32% of sales agreed fell through as market becomes more cautious

32% of sales agreed fell through as market becomes more cautious

8:48 AM, 11th April 2022, About A year ago 1

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32% of property sales fell through before completion between January and March of this year, according to new figures from Quick Move Now. Of the sales that failed, 25% fell through because the buyer struggled to secure mortgage finance, suggesting that lenders are beginning to show more caution in light of rising interest rates and living costs.

Quick Move Now’s managing director Danny Luke says: “Property prices have been climbing and climbing in recent months. At the same time, the UK has been experiencing a steep rise in inflation and lots of people are beginning to really feel the pinch from steep rises in the cost of living. It was inevitable that the squeeze on people’s wallets would begin to be reflected in mortgage companies’ affordability assessments. From our conversations with potential buyers and estate agents, it is clear that lenders are being more cautious about which properties they’re prepared to lend on and how much home buyers can afford to borrow in light of rising day-to-day living costs. Energy prices have already risen by 50% for most UK households, and they look set to increase even further through the latter half of this year and into 2023. That, of course, has a significant impact on homeowner affordability.”

It seems it’s not just lenders that are feeling cautious. Other reasons for failed property sales in the first quarter of this year included:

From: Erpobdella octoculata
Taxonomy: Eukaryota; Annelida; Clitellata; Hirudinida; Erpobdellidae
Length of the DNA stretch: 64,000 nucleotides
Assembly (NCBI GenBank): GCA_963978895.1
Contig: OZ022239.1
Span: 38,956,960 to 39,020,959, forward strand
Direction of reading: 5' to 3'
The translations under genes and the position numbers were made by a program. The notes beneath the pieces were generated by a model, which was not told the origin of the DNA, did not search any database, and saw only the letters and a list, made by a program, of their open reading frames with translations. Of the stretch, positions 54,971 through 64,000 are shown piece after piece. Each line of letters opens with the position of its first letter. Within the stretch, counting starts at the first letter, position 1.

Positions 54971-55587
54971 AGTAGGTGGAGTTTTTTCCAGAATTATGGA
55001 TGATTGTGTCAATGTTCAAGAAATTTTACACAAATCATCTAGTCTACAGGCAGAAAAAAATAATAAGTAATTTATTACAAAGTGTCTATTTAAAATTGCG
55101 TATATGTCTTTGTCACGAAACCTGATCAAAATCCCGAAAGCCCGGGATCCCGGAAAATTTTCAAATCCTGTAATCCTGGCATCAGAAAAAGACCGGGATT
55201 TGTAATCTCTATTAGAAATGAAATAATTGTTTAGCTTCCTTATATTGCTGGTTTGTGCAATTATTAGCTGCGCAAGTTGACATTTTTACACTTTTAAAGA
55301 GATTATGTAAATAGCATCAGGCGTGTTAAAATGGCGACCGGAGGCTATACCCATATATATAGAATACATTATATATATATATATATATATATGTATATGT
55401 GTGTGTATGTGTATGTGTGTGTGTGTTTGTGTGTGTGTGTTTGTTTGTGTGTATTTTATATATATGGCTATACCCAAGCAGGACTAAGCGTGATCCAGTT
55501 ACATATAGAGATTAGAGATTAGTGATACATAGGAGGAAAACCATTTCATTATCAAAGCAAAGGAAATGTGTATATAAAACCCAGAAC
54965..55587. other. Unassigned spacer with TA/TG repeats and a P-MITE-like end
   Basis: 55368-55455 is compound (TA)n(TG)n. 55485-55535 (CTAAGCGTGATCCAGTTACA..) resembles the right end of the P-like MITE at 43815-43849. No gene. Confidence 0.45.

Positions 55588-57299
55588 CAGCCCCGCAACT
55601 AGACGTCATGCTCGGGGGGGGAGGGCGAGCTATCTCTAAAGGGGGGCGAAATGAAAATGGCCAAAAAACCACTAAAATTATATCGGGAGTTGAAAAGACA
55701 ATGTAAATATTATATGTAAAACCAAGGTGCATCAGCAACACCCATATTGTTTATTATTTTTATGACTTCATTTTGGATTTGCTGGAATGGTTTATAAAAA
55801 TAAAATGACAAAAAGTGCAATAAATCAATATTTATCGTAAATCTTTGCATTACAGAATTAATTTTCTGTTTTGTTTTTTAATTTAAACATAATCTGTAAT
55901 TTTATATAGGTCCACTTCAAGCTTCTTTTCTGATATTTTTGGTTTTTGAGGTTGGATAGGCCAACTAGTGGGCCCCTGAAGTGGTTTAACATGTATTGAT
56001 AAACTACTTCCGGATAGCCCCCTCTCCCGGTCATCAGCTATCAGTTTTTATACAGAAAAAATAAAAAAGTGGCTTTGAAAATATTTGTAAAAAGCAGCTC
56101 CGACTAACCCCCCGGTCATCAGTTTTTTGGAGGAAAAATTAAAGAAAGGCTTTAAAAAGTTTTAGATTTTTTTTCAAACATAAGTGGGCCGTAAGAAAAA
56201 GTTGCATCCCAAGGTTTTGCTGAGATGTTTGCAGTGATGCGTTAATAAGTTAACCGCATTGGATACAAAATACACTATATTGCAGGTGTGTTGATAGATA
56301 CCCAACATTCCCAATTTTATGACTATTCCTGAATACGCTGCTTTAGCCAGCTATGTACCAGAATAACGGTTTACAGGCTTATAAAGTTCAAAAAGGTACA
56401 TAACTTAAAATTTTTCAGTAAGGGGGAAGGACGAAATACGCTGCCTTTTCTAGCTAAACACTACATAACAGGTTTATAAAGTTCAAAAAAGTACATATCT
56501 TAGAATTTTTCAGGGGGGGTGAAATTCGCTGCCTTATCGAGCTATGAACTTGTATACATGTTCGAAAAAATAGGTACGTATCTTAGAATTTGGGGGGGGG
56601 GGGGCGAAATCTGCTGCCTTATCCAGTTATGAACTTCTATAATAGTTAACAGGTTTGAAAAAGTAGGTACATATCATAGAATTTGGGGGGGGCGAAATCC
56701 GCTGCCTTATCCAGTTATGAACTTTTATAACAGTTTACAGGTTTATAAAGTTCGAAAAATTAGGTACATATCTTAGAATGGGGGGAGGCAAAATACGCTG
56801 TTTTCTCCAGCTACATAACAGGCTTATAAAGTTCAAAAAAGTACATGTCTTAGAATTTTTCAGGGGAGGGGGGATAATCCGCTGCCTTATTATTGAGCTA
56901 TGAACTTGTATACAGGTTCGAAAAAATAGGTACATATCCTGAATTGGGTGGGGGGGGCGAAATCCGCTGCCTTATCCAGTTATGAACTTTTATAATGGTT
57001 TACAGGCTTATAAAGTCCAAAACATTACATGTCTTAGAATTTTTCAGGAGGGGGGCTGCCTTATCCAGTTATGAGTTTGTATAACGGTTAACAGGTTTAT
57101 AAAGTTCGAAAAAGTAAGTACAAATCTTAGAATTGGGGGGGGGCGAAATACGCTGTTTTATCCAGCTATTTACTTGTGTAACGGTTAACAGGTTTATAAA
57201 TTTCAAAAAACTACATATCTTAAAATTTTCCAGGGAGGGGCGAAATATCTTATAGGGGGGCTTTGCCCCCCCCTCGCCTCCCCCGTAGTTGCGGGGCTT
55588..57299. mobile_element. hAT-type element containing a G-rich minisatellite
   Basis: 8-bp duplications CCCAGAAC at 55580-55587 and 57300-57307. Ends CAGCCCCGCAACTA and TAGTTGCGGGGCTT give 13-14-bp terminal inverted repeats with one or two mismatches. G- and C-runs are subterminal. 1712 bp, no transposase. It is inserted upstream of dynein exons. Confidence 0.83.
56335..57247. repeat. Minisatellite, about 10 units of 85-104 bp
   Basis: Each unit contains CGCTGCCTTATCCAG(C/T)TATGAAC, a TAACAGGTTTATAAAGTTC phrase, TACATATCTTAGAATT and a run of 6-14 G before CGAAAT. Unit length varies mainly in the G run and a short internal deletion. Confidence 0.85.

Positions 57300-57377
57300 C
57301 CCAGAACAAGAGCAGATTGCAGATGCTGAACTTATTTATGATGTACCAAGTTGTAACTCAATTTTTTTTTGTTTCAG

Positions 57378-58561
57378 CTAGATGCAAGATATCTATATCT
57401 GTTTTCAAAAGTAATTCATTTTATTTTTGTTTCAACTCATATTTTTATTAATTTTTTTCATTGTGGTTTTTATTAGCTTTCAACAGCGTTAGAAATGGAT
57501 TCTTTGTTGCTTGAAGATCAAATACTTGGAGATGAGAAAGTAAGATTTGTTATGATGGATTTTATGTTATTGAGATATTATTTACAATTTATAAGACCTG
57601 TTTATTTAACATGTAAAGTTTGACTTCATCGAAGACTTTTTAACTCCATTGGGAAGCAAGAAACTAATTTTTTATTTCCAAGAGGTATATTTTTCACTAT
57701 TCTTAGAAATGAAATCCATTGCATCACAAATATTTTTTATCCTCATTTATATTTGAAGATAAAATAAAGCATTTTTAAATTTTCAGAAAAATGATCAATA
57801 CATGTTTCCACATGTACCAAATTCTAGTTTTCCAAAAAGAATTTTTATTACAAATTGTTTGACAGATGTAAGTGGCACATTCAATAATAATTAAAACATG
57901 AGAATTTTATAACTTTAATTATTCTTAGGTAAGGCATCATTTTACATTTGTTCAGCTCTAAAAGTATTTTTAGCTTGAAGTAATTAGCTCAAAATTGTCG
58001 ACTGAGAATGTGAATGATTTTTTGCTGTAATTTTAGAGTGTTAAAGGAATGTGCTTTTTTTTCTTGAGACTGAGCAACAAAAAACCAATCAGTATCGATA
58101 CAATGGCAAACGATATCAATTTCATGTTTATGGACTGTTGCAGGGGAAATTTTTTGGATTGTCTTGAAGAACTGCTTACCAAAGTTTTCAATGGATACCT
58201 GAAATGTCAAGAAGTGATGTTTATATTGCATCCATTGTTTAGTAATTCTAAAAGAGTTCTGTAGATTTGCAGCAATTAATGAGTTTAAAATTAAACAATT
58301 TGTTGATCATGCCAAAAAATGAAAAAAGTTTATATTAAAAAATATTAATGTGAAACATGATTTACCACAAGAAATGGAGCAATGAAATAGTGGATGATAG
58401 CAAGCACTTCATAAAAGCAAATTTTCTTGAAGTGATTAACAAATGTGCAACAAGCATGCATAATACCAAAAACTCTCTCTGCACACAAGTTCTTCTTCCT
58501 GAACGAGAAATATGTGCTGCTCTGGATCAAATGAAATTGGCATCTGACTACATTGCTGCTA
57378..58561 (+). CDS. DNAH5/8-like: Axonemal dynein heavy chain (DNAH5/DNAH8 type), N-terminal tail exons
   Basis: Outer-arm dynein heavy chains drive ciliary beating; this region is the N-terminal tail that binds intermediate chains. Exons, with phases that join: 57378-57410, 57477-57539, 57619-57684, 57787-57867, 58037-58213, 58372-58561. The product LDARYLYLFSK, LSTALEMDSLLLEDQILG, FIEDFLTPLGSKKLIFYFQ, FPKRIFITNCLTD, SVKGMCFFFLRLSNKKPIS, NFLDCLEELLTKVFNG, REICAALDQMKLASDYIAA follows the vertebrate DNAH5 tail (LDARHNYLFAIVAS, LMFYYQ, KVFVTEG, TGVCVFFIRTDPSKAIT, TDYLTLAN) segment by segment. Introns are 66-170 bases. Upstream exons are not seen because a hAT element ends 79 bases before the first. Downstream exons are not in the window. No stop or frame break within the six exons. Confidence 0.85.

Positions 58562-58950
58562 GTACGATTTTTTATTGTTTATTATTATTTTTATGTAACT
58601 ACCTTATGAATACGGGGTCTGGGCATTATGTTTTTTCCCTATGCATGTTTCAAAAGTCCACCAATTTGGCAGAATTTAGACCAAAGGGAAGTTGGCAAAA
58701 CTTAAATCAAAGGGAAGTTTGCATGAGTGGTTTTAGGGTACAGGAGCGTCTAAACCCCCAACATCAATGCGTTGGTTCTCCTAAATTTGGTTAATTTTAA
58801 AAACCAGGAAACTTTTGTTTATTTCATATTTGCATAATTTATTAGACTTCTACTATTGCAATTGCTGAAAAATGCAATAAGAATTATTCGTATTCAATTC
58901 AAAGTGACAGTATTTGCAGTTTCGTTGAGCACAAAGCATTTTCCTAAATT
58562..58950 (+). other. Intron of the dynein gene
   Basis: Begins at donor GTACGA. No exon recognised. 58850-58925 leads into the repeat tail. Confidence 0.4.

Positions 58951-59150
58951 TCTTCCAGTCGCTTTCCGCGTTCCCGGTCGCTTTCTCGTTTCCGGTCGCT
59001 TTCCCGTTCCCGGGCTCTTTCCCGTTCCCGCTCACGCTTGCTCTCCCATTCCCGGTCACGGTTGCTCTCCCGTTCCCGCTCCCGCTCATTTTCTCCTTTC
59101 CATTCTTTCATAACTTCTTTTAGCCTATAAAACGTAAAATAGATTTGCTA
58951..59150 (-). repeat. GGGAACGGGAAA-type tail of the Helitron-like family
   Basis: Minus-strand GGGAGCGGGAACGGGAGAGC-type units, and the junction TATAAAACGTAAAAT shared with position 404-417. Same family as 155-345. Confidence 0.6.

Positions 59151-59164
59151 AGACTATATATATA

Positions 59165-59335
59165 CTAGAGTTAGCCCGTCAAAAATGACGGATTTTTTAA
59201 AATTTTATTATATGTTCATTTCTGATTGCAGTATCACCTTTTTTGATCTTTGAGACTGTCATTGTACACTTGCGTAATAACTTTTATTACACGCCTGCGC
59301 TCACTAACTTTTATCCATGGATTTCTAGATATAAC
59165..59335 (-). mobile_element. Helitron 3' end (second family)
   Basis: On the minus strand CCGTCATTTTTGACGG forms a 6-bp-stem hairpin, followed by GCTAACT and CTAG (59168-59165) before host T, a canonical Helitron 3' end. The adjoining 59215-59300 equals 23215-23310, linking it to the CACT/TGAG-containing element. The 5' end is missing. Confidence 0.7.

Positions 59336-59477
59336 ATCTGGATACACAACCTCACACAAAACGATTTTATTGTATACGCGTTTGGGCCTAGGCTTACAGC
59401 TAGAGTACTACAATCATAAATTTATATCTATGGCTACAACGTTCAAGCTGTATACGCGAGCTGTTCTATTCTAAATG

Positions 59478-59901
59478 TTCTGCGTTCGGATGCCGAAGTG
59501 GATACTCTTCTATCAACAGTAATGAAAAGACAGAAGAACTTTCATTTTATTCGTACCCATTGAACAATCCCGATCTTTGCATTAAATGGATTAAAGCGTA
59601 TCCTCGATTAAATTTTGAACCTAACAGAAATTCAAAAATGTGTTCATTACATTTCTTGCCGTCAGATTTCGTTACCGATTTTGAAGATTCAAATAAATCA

• Buyer changed their mind about the property (34% of failed sales)
  • Seller pulled out of sale due to slow progress (25% of failed sales)
  • Buyer attempted to renegotiate the agreed sale price (8% of failed sales)
  • A change to the buyer’s circumstances meant they could not proceed with the purchase (8% of failed sales)

“The property market has defied many predictions over the last two years, remaining buoyant and thriving despite challenging external conditions. Demand has remained strong since the end of the stamp duty holiday, and a shortage of properties coming to the market has led to exponential house price growth. However, both buyers and sellers are beginning to show more caution. Steeply rising living costs and worries about future financial security will undoubtedly impact buyer confidence. It’s little surprise that 34% of failed sales are attributed to the buyer changing their mind about a property after agreeing a sale.

“There is such stiff competition for properties at the moment, it’s easy for buyers to be pressurised into agreeing a higher purchase price than they’re comfortable with, in order to secure a property. A few weeks in, when the sale really begins progressing, it’s understandable that buyers might start to get cold feet about the agreed sale price, which accounts for 8% of failed sales, or pull out of the purchase altogether.

“Sellers also seem concerned that the current property bubble is unsustainable. 25% of failed sales since the start of 2022 have been as a result of the seller pulling out of the sale due to slow progress. Sellers are keen to lock-in the sale of their property before demand or prices begin to dwindle.”

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Glyn Jenkins

10:19 AM, 11th April 2022, About A year ago

The article mentions "Locking in a sale" how does this work, is it an immediate non refundable deposit? Are there any other ways to legally bind the buyer. After 40 years of selling vehicles I am aware that often a no deposit deal is in fact not a deal.

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